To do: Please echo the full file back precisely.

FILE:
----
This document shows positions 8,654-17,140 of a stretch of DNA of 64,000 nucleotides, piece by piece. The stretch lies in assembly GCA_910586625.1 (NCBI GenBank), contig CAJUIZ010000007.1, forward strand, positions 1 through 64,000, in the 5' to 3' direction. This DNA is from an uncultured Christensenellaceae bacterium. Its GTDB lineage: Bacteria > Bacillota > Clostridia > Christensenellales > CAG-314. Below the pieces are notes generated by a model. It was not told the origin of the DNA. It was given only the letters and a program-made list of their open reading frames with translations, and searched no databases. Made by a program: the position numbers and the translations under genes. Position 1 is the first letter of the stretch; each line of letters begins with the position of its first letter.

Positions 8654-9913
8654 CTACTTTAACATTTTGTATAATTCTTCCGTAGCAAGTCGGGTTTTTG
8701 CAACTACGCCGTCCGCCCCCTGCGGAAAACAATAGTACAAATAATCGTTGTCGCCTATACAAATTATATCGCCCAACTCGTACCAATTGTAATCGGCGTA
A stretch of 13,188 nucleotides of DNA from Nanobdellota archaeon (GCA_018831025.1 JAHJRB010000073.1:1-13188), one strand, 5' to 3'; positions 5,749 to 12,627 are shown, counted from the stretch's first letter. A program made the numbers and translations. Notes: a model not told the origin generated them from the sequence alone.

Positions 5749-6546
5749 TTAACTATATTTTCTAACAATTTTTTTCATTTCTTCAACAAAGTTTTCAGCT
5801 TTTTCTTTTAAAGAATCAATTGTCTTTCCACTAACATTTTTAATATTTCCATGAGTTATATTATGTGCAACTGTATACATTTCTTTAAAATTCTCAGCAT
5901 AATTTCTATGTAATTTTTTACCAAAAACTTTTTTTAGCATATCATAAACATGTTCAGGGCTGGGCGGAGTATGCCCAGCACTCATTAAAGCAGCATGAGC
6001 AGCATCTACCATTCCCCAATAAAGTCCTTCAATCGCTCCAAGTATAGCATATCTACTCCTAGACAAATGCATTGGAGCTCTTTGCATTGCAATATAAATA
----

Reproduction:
This document shows positions 8,654-17,140 of a stretch of DNA of 64,000 nucleotides, piece by piece. The stretch lies in assembly GCA_910586625.1 (NCBI GenBank), contig CAJUIZ010000007.1, forward strand, positions 1 through 64,000, in the 5' to 3' direction. This DNA is from an uncultured Christensenellaceae bacterium. Its GTDB lineage: Bacteria > Bacillota > Clostridia > Christensenellales > CAG-314. Below the pieces are notes generated by a model. It was not told the origin of the DNA. It was given only the letters and a program-made list of their open reading frames with translations, and searched no databases. Made by a program: the position numbers and the translations under genes. Position 1 is the first letter of the stretch; each line of letters begins with the position of its first letter.

Positions 8654-9913
8654 CTACTTTAACATTTTGTATAATTCTTCCGTAGCAAGTCGGGTTTTTG
8701 CAACTACGCCGTCCGCCCCCTGCGGAAAACAATAGTACAAATAATCGTTGTCGCCTATACAAATTATATCGCCCAACTCGTACCAATTGTAATCGGCGTA
A stretch of 13,188 nucleotides of DNA from Nanobdellota archaeon (GCA_018831025.1 JAHJRB010000073.1:1-13188), one strand, 5' to 3'; positions 5,749 to 12,627 are shown, counted from the stretch's first letter. A program made the numbers and translations. Notes: a model not told the origin generated them from the sequence alone.

Positions 5749-6546
5749 TTAACTATATTTTCTAACAATTTTTTTCATTTCTTCAACAAAGTTTTCAGCT
5801 TTTTCTTTTAAAGAATCAATTGTCTTTCCACTAACATTTTTAATATTTCCATGAGTTATATTATGTGCAACTGTATACATTTCTTTAAAATTCTCAGCAT
5901 AATTTCTATGTAATTTTTTACCAAAAACTTTTTTTAGCATATCATAAACATGTTCAGGGCTGGGCGGAGTATGCCCAGCACTCATTAAAGCAGCATGAGC
6001 AGCATCTACCATTCCCCAATAAAGTCCTTCAATCGCTCCAAGTATAGCATATCTACTCCTAGACAAATGCATTGGAGCTCTTTGCATTGCAATATAAATA